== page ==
As for the snake, I was thinking about putting its head on a spike and sticking it up on the wall as a warning to all other rattlesnakes. But first I’ll present its head to Geordie. If not this, then I’ll get other creative ideas from Game of Thrones.

      Liked by 1 person

      • Yeah, they have an awful lot of evolution going into making them excellent at hiding, plus they have that whole “lurking under rocks” thing going. And they can be scary fast, to boot.

        Scorpions… a creature so loathsome it begs for immediate death. (They’re actually kinda cool in a horror movie, bug-lover way. But the way they look… just plain nasty.)

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  2. This is quite horrendous Tina, and I really feel for you, as well as for Geordie too. Your love for Geordie is palpable and the idea of him being away from you whilst he receives his treatment must be difficult to (Geordie) bear. The prognosis, such as it is, indicates your distress will be temporary, and it would be lovely to hear some good news on that front here on your blog over the coming week.

    How awful it must be that you don’t know whether the snake is still on your property; you must be desperate to find it, and also to discover how it can have gotten in. Are there further protective measures you can take? I daresay that’s a question you’ve already sought answers to. At least you can rest assured in the knowledge that Geordie will be incredibly cautious with snakes in future.

    What fantastic good fortune that you were immediately on-hand when the little fella was bitten, as time was surely of the essence. And how fortunate too that you heard the rattle and so knew what the situation was. The situation is dreadful Tina, but so easily could have been worse still. And yes, Geordie is to most intents a person, is loved as one, and loves in turn as one. ❤ ➡ ❤

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    • Thanks for your kind words, Hariod! I visited Geordie last night and while he looks like he’s in a great deal of pain, the doctors think he’ll pull through. They said we might even take him home tonight! It was a high dose of poison and he’s a small dog. I imagine that was excruciatingly painful. You hear the horror stories from people who get bitten by rattlers and they are much bigger creatures than my Geordie. When I first heard that rattle, I didn’t think it would be possible for him to survive. I just started bawling, thinking he would surely die.

      There are further protective measures I can take. I could send Geordie to rattlesnake training, although I don’t see that that will work. You’d think this experience will make him more cautious, but I don’t know. He’s a hunter and a killer. Big time—it’s in his genes. I think he probably dreams about it. When he plays with his toys, it’s play hunting (it probably doesn’t help that I chant “kill it!” when he shows off his skills.) When I take him for a walk, I see him looking under every bush for lizards, he scans the ground nonstop for something he can pursue. If he’s not outside, he sits by the door and watches for critters. I don’t think training will work on that. What I can do is put him on a leash every time he goes outside. Or I can destroy the garden that we spent so much time making and give snakes nothing to hide under. Even then, though, they could still show up. I really have no idea what I’m gonna do, but for the short term, I’ll put him on a leash. The desert is a very dangerous place. This whole time I’ve been worried about coyotes because two of our neighbors had their dogs taken that way, and we have coyotes all over the place since we have a wash that winds around our property. (I call the wash the “javelina highway” for the alliteration, but really that means all creatures use it as a highway.) It was nice living in Vermont with Skippy because we’d just open the front door and let him roam around the neighborhood. He’d always come back and bark at the door when he wanted in. Things were a lot easier there.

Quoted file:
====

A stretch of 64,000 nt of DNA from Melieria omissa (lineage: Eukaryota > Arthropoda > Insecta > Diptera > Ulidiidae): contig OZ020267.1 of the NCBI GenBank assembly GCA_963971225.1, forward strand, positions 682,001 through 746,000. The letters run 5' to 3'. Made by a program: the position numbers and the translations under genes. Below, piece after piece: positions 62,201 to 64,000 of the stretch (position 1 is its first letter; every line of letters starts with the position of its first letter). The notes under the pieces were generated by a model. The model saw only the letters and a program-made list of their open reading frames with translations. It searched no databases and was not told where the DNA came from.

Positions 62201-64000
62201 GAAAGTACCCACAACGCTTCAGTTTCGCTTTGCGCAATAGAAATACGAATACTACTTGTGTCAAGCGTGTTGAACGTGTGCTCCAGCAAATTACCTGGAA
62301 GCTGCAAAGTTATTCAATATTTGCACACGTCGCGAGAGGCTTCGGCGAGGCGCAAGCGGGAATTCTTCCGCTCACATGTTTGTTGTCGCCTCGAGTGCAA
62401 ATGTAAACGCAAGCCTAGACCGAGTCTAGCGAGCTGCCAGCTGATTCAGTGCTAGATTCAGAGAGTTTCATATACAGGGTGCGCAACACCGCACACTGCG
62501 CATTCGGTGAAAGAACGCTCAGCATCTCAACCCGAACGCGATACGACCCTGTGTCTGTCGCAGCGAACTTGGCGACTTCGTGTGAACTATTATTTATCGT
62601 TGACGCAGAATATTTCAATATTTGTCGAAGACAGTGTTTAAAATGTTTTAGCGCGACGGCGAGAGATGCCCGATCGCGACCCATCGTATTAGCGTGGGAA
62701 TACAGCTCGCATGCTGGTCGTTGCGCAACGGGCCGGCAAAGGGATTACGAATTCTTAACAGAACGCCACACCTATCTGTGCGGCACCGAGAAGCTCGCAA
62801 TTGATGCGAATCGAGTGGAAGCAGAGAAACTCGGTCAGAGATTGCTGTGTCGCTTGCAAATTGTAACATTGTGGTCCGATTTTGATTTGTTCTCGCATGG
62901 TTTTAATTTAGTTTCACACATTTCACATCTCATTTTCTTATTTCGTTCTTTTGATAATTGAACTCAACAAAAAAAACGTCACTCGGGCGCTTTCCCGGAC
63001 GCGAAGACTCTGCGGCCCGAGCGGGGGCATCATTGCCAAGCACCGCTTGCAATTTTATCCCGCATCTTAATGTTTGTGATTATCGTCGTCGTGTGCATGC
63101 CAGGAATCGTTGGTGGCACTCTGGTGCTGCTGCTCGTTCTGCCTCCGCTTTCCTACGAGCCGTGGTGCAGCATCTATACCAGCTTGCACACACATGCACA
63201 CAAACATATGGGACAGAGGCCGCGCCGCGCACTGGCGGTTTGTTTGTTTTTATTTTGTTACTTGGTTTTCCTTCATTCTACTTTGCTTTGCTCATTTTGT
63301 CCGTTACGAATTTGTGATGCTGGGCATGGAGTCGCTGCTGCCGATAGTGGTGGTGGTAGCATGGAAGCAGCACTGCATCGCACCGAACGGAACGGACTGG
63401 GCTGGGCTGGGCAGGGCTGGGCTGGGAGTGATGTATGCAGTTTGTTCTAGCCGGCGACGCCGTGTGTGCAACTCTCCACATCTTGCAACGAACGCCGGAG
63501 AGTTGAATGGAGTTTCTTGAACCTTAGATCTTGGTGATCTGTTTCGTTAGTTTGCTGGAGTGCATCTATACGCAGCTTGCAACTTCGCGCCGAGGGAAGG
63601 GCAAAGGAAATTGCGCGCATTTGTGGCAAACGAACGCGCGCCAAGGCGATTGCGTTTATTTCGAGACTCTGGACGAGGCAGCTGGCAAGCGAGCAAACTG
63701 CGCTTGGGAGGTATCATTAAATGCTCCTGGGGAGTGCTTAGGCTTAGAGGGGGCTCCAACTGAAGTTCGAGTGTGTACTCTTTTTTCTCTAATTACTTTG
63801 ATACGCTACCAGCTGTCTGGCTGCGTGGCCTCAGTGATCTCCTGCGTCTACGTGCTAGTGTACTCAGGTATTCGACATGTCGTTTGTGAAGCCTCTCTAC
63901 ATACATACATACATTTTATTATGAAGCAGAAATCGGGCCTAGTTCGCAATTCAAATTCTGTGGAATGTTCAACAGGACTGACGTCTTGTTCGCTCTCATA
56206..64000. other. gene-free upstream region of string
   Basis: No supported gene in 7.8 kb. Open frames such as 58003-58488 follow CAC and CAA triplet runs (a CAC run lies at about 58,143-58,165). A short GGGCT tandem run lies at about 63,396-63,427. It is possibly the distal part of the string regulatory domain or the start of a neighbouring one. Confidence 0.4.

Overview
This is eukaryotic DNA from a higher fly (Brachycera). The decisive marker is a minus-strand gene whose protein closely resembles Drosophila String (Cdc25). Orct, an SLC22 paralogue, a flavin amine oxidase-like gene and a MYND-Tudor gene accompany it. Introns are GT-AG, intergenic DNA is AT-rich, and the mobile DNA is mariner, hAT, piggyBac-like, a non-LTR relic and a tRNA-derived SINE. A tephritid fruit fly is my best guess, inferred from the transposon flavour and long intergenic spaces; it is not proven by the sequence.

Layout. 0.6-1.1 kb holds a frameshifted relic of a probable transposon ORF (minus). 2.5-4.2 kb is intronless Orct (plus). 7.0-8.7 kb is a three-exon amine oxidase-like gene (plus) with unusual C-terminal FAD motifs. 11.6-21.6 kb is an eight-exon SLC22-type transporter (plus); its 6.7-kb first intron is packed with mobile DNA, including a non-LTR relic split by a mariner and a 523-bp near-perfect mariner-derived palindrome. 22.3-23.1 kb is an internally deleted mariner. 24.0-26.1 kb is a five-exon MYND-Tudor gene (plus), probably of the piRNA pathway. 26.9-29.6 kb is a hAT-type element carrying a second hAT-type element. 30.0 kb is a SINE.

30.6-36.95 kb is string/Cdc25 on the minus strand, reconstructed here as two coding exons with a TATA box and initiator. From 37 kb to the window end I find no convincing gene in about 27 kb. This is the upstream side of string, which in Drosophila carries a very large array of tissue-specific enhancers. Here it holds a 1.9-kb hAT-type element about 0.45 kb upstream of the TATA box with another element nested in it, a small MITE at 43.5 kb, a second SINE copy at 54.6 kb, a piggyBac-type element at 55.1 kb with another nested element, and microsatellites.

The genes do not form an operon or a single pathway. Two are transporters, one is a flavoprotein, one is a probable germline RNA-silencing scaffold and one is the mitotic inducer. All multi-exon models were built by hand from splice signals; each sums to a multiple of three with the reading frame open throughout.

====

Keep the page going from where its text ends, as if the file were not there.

But, anyways, things are looking up! And yes, I’m incredibly fortunate to have heard that rattle. There was no doubt at that point about what to do.

      Liked by 1 person

        • Right on his snout. Apparently he’s still bleeding from it. That damn snake got him right through the bone and now he’s got blood clogging his face and has to breathe through his mouth. That’s got to be uncomfortable. I hope he won’t need to have surgery after this. The doctor mentioned something about that, but it could heal on its own.

          I’ll be sure to give him a tickle for you. He could sure use it, the poor little baby bear.

          Liked by 1 person

  3. Oh no! Keep us updated if you can. I feel so bad for Geordie – that just sounds so awful and I know how our dogs can become part of the family so that must be so hard on you. I’m hoping for a string of good luck to come your way – you sure could use some.

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    • I will keep you updated. Thanks for your concern! I really appreciate it.